Purdy Avenue spot shines
At first glance, Petit Bistro seems a bit confused. This South Beach newbie is called “small” in French, but with some 3,000 square feet and more than 100 seats it’s actually pretty big. And despite a name that might conjure images of soupe å l’oignon gratinee and croque madame, instead it offers Italian classics like beef carpaccio with arugula and housemade focaccia.
The interior, with its whitewashed tables, black-and-white checkered floor, vintage French movie posters and antique mirrors, is as quaint as an inn in Provence — while the outside split-level patio, with hand-painted ceramic tabletops and flickering candles, is just about perfect. This movie set of a restaurant is romantic but somehow equally comfortable for families.
It’s owned by Luca Guelfi and Simona Miele, whose same-named concept in their hometown of Milan is the model for this tres-chic spot. Chef Gabriele Del Grossi is also Milanese, and it shows in his cooking, which excels in Northern Italian fare. He even tosses in some French and Asian flavors to keep things interesting.
Waiters are a nice fit for the vibe. They exude laid-back confidence while managing to be attentive, professional and knowledgeable. Ours, also Italian, was quick with recommendations and good humor.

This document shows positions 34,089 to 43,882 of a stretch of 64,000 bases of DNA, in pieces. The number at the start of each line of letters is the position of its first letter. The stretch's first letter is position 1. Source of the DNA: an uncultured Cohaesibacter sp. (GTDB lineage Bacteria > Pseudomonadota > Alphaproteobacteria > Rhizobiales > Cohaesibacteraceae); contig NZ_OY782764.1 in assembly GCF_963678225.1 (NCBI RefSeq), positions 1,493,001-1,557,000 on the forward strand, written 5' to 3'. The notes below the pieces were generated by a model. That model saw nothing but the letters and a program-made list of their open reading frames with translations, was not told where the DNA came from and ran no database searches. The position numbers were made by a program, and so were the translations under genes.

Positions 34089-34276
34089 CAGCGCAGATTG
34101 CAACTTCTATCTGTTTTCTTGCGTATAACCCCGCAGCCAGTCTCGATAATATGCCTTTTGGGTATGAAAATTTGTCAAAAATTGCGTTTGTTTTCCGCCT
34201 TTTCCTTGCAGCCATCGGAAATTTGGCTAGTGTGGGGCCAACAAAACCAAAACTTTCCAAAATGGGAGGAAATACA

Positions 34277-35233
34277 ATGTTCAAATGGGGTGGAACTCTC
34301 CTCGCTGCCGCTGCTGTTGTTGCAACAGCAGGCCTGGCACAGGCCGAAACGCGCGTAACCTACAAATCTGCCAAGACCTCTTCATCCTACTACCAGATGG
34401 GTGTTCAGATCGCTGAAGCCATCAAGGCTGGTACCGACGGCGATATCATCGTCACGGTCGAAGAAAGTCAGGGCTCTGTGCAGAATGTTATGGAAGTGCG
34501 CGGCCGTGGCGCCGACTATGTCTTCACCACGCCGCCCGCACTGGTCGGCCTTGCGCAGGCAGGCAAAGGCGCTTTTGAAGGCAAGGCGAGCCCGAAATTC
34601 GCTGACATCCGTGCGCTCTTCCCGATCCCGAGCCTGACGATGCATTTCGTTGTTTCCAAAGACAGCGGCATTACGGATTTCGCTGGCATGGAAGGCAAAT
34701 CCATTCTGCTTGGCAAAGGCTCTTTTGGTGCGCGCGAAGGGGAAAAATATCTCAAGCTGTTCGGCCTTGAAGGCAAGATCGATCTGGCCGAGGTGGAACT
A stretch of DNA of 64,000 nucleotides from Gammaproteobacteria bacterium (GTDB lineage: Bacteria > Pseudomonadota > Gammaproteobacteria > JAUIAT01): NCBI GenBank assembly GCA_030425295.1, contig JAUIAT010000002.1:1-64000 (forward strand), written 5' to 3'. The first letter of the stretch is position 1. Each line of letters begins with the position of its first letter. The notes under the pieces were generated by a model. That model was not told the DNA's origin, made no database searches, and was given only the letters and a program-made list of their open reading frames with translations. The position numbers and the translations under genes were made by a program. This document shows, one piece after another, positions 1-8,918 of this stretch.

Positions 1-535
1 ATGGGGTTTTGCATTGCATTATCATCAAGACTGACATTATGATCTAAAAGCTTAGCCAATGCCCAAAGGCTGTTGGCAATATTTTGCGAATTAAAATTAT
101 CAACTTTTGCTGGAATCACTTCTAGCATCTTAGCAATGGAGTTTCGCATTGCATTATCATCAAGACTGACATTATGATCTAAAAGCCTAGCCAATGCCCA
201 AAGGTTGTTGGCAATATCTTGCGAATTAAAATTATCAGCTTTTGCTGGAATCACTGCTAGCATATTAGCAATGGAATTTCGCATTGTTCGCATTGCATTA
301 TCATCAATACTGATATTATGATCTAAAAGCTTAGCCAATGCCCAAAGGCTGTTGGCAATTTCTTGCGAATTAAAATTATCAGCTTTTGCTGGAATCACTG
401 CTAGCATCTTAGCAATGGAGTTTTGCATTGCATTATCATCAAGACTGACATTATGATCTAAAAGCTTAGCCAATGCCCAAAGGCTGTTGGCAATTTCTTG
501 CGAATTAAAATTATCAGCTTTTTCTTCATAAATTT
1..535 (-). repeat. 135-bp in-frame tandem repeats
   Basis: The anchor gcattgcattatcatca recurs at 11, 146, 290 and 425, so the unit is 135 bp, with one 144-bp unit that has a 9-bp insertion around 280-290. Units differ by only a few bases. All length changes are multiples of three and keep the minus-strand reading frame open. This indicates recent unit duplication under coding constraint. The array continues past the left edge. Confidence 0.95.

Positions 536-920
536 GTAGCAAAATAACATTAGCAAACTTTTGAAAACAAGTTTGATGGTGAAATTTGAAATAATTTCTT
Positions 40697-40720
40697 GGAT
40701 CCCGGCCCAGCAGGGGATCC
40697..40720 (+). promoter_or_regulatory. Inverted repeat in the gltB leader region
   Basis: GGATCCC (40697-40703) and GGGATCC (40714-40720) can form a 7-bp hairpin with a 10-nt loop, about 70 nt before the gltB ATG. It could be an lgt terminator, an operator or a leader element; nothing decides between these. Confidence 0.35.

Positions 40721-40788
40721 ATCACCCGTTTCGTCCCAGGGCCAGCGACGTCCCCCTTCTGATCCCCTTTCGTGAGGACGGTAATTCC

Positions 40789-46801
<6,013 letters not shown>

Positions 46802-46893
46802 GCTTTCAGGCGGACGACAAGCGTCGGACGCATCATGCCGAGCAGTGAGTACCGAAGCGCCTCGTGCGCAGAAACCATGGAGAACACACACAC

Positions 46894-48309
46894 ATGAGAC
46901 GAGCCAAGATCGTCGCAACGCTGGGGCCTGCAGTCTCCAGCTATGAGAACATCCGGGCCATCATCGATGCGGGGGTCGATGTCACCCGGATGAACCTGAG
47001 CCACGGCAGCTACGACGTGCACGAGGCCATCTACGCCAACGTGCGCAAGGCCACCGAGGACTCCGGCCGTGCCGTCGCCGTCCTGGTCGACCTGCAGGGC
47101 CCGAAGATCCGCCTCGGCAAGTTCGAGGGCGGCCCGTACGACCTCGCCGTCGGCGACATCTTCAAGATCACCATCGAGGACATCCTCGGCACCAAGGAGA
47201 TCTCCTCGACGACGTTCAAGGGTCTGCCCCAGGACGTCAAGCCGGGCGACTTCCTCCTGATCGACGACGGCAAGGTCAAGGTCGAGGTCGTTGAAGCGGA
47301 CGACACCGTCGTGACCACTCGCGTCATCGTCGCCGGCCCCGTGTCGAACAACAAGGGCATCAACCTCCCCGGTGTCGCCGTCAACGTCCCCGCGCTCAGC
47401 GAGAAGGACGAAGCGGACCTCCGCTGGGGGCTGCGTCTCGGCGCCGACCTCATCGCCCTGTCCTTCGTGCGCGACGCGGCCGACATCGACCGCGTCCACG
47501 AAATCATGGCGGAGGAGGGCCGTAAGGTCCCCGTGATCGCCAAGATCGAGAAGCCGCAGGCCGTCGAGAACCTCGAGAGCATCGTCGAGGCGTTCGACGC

Execution can be a bit less predictable. For example, we had a stellar lunch a few weeks ago with an almost platonic ideal of a hamburger on a toasted, crusty bun with perky lettuce, deeply fragrant tomato slices and melted Swiss cheese. Add to that a mound of some of the most perfectly puffed French fries I’ve ever had the pleasure of getting fat on. Their rendition of a Nicoise salad — yes, yes, I know a French dish — did omit the namesake olives, but the romaine was so crisp, the tuna of such good quality and the veggies so bright and uniformly chopped that I couldn’t help but eat every last bit in the bowl — something I rarely do.
All the salads, including a gorgeous one with raw threads of artichoke piled high and layered with see-through sheets of crystally aged Parmesan, are lightly dressed and stunningly composed.
Dinner can be uneven. On one visit, I sampled a gorgeous bowl of al dente pasta, the wide tubes known as paccheri with tiny, tender, sweet, bite-size, butterflied shrimp and anchovies balanced by earthy bits of artichoke. However, the macaroni carbonara was not all there. Literally. Ribbons of fatty, smoky guanciale did not redeem the blah noodles that tasted of nothing so much as salty water. The only explanation is that the chef forgot to sauce it.
A fantastic and large-enough-to-share appetizer of octopus tossed with red potatoes and tiny, tasty Taggiasche olives is lovely, as is the classic vitello tonnato with a creamy sauce.
Daily specials, especially fresh seafood, are usually worth a try. But many menu standards like steak with green peppercorn sauce over a mound of creamy, smooth mashed potatoes are successes, too.
For dessert, don’t miss the frozen sabayon with roasted almonds that nearly disappeared from the table before I could score two bites.
Yes, Petit is a bit quirky with its multi-culti menu, but these are smart people trying to create a neighborhood hit. And while they’re working out the kinks, I say a glass of wine from the nicely edited Italo-centric list, fresh baked bread and a beautiful salad in one of the Beach’s most relaxed settings is just fine.